SERPENT'S TOOTH by Marthedith Furnas


Email this review


An excessive exploration into the roots and influences conditioning the maturation of Virginia Lacey, and her brother Benny. Jealous of the attention given him, isolated from normal childhood activities because of their health, Virginia is early perceptive of the strains and stresses of her parents' marriage, resenting her mother's unfair means of getting her way, her father's peculiarities and ineffectual achievements. The widening circles of her mind embrace rebellion as her only defence, and this is her process of deracination through all the years of her mother's manoeuvers, her father's weakness. Escaped to New York, Paris, a wealthy marriage, children, and a book of poetry, she is brought home by the depression and forced by her father's final gesture of failure to accept her mother as her inescapable charge, and Virginia comes the full circle without losing her beliefs in the world she has made. The vortex of ancestral inheritance crystallized in the personal climate of one girl's soul, this is an overlong, but impressive developmental documentary.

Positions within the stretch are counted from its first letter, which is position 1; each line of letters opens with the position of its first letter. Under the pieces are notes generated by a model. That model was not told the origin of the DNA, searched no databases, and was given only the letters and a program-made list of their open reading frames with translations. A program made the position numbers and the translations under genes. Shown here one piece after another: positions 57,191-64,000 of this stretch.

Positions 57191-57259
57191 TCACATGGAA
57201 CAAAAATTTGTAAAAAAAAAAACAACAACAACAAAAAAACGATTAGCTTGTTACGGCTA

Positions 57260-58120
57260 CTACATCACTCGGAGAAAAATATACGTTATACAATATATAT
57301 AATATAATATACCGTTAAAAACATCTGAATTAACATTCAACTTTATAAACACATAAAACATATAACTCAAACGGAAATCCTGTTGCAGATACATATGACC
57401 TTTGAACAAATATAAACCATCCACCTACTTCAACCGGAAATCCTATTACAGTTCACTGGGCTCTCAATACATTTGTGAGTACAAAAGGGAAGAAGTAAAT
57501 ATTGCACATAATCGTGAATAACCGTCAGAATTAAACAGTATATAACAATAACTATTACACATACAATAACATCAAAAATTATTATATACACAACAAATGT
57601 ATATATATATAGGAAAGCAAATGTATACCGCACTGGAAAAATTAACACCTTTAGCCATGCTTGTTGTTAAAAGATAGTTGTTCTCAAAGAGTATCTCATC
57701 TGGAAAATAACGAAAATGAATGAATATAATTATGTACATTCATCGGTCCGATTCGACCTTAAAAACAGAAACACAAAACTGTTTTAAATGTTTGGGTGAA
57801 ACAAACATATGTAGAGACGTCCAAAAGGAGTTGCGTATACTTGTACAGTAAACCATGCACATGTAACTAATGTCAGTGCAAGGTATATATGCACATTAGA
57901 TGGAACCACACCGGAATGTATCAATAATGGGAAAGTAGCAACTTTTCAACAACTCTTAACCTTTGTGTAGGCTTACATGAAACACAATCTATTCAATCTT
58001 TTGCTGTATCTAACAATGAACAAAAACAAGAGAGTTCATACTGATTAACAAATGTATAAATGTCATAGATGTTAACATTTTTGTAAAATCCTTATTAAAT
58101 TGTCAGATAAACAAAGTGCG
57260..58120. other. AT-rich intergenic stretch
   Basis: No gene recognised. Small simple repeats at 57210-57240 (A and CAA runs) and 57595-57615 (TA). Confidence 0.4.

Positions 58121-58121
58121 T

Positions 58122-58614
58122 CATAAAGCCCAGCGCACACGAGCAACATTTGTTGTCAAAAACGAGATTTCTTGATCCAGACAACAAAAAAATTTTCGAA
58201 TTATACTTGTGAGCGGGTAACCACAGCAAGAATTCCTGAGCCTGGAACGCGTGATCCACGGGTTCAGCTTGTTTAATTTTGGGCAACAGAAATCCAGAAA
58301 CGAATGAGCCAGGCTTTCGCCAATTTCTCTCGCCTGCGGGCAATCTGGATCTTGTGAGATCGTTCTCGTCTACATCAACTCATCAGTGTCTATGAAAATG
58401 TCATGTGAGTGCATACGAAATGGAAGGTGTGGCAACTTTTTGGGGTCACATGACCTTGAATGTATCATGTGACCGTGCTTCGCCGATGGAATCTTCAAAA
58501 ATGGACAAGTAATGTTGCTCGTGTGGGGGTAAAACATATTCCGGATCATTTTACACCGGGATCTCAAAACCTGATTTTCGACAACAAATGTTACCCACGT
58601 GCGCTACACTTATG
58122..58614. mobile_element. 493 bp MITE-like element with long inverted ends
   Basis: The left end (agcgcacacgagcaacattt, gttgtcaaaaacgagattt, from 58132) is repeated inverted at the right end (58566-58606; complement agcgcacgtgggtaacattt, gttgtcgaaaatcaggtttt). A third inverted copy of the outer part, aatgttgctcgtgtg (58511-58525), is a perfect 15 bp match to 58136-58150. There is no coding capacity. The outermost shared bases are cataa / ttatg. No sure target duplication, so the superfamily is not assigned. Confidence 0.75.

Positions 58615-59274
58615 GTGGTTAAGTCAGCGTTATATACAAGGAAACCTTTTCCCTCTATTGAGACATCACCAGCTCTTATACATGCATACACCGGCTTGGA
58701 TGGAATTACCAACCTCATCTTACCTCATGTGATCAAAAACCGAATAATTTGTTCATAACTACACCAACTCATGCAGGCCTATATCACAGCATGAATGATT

Pub Date: Feb. 27th, 1945
Publisher: Harper